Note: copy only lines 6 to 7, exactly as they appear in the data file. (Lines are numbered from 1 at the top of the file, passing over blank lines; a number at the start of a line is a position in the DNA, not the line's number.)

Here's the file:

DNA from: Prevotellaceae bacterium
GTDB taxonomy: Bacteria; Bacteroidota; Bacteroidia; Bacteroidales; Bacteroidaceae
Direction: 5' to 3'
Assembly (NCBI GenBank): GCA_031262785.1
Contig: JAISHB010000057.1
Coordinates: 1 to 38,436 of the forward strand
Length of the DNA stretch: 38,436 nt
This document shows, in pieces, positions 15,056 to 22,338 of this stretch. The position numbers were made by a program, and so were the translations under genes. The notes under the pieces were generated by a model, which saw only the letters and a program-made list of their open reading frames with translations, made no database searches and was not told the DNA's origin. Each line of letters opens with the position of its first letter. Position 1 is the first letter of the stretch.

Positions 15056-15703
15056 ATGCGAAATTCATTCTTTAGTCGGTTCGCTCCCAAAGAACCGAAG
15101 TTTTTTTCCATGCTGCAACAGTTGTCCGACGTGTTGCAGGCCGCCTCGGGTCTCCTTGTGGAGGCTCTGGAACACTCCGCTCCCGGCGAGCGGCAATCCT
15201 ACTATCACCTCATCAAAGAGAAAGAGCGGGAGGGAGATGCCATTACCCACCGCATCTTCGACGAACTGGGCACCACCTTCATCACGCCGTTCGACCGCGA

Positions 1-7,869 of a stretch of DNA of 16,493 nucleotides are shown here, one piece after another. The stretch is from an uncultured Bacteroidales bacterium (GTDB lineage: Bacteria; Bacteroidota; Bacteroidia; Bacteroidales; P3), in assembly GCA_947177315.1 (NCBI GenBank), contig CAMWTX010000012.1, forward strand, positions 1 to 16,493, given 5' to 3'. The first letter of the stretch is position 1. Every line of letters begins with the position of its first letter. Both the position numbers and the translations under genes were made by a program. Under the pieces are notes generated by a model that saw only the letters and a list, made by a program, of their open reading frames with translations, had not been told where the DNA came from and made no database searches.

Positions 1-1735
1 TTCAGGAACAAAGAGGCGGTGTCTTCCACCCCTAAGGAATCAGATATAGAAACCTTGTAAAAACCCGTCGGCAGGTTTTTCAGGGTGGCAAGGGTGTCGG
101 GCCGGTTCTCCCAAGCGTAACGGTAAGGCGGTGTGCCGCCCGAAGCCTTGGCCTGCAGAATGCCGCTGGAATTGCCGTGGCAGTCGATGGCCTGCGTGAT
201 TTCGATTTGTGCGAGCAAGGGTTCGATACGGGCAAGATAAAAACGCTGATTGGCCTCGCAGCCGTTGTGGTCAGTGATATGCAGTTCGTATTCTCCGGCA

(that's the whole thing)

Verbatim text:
Coordinates: 1 to 38,436 of the forward strand
Length of the DNA stretch: 38,436 nt